Prolonged, chronic stress often causes relative stupidity. Learn more about the connection between stress and cognitive performance.
I wrote my most recent book, What Keeps Leaders Up At Night, on a barstool at my kitchen counter. The day I started chapter 3, a chapter about stress, my neighbor started construction on her house. When I say “construction,” I mean a complete demolition that started at 5 AM and continued well into the night. The contractors enjoyed screaming profanities as loud as they could, blasting music, and doing the loudest possible work either very early in the morning or really late at night. The screaming. The hammering. The noise!
After a week, I was living in a state of chronic agitation, “grrrr-ing” throughout the day, not sleeping well at night, anticipating being awoken by a jackhammer or drill that would feel like it was inside my brain. My concentration and thinking were so shot that I couldn’t think, let alone write. In hindsight, I probably should have gone elsewhere to work, but I couldn’t think clearly. I was stuck in a state of stress-induced stupidity and mired in rage. My state of existence became a stream of fragmented grunts and groans. I lacked the brainpower to change the situation, to think: “Go to a coffee shop or your office, Nicole.” The deadline for chapter 3 was fast approaching.
Prolonged, chronic stress often causes relative stupidity. Today’s business environment is saturated with “low-grade fevers:” financial problems, overwork, job dissatisfaction, jackhammers, drills, information overload and a host of other issues. Amazingly enough, though our brains are capable of dealing with sudden acute stress, they don’t fare so well with chronic stress, i.e., the endless little yipping Chihuahuas that prompt what psychologists call the long-term fight/flight response.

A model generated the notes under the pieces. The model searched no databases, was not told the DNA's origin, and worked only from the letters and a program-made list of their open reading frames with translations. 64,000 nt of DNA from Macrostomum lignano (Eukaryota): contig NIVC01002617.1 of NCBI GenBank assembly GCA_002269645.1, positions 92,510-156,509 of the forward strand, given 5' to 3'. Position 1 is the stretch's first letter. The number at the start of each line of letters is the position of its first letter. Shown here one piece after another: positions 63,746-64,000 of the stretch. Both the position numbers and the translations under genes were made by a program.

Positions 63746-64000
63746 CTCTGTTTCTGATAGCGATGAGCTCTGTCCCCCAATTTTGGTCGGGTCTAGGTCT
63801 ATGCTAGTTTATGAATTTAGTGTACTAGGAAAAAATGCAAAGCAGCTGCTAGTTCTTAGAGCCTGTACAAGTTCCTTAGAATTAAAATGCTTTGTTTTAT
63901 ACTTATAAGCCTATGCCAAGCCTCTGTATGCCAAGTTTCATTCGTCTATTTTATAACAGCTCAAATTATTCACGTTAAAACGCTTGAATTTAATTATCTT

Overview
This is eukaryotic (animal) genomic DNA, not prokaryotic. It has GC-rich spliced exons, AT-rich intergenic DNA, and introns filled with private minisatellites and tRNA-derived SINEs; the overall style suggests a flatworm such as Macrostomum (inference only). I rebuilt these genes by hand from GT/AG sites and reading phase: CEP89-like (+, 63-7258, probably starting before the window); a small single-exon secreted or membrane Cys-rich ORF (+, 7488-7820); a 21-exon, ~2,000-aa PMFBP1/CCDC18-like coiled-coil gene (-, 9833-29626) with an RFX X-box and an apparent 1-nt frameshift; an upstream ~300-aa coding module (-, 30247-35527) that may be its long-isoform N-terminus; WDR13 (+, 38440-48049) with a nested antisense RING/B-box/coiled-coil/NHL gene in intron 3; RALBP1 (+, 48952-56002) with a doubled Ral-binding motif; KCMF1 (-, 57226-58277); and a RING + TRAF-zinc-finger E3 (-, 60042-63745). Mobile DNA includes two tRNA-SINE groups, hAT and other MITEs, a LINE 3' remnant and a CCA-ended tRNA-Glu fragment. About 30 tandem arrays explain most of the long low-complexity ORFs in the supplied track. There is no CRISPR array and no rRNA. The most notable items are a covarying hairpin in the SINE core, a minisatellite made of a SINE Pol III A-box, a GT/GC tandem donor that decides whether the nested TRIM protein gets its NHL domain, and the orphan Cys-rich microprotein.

Our stress response triggers hormone secretion (especially mood-altering cortisol) and the perceptions of a given threat determine the type and amount of hormones the endocrine system will dispense. A steady bombardment of blinking lights, phone beeps, email alerts, and personal/professional obligations build up a chemical cocktail that keeps our bodies in a constant state of edginess, impairing memory, thinking and learning. Left unnoticed or ignored, this condition increases the odds that you will end up with serious mental and/or physical health problems, or in my case, pure stupidity.
Stupidity caused by stress is basically a bad case of the interaction between: 1. what you think of the stressor and 2. how you think you can cope with the stressor. These thoughts trigger the biochemical response. Perception, in a way, is everything. When noise pollution from jackhammers or yipping Chihuahuas has you stuck on your barstool at your kitchen counter instead of sitting with a laptop and a cup of Joe at a nice, cozy coffee shop, it’s time for a perspective shift from duh to do. Many factors figure into a particular person’s response, such as their personal beliefs, a tendency toward pessimism or optimism, their sense of control over a situation, and one’s degree of hardiness.